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How to make a derived property

Read-only

Most derived properties are read-only, their value being derived from other information available to the object.

Omitting the mutator (setXxx()) method for a property indicates both that the field is derived, and is not be persisted.

For example:

public class Employee {
    public Department getDepartment() { ... }
    ...

    // this is the derived property
    public Employee getManager() {
        if (getDepartment() == null) { return null; }
        return getDepartment().getManager();
    }
    ...
}

Read-write

A derived property can be made updateable (in that it takes the provided value and does something sensible with it) by providing a modifyXxx() supporting method:

public class Employee {
    public Department getDepartment() { ... }
    ...

    // this is the derived property
    public Employee getManager() { ... }

    // this makes the derived property modifiable
    public void modifyManager(Employee manager) {
        if (getDepartment() == null) { return; }
        getDepartment().modifyManager(manager);
    }

    ...
}

Note how the implementation of such a modifyXxx() method typically modifies the original source of the information (the Department object).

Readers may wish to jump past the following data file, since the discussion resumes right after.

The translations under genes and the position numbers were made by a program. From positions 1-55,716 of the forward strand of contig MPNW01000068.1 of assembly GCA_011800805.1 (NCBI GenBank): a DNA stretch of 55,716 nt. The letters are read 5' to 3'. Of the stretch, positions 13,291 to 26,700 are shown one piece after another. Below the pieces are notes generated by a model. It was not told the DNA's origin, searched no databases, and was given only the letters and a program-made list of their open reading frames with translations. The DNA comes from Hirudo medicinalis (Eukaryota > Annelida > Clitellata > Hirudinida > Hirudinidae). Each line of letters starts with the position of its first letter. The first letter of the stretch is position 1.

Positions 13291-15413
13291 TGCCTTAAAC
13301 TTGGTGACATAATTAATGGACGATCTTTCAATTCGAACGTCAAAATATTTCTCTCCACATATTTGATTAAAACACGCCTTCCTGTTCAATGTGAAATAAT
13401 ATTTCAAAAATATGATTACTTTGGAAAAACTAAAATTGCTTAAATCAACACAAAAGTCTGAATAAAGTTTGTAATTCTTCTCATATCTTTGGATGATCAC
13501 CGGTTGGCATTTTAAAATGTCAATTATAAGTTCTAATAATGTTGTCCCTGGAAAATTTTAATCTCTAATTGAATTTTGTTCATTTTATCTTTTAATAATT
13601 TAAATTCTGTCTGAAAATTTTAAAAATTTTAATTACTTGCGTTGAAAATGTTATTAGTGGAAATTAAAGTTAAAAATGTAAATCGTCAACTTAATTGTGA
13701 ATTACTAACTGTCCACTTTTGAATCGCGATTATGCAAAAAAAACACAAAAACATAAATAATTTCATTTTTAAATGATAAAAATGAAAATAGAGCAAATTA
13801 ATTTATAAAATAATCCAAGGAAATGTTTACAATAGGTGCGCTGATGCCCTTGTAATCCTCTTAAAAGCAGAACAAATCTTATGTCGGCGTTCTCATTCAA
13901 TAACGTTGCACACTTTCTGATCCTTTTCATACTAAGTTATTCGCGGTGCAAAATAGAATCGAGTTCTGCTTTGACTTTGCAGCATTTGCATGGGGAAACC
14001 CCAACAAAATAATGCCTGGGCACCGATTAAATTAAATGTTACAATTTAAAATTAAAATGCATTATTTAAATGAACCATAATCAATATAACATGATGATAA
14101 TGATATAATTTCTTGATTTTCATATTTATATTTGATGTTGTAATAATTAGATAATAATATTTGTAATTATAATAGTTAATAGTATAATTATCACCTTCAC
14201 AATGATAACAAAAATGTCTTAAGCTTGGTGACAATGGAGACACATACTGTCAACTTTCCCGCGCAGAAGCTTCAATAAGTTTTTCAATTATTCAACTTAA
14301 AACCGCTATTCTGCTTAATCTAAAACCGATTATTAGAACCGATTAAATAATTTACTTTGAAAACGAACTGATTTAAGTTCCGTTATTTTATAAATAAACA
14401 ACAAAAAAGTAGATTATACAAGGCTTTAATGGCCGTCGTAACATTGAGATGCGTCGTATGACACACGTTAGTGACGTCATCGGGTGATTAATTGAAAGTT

Alternatively, if you prefer to have a setter, then you can use Isis' @NotPersisted attribute.

public class Employee {
    public Department getDepartment() { ... }
    ...

    @NotPersisted
    public Employee getManager() { ... }
    public void setManager(Employee manager) {
        if (getDepartment() == null) { return; }
        getDepartment().modifyManager(manager);
    }
    ...
}

Note

If you use this approach, then for some object stores you may also need to annotate the property to exclude it. For example the JDO/DataNucleus object store requires the property being annotated with @javax.jdo.annotations.NotPersistent.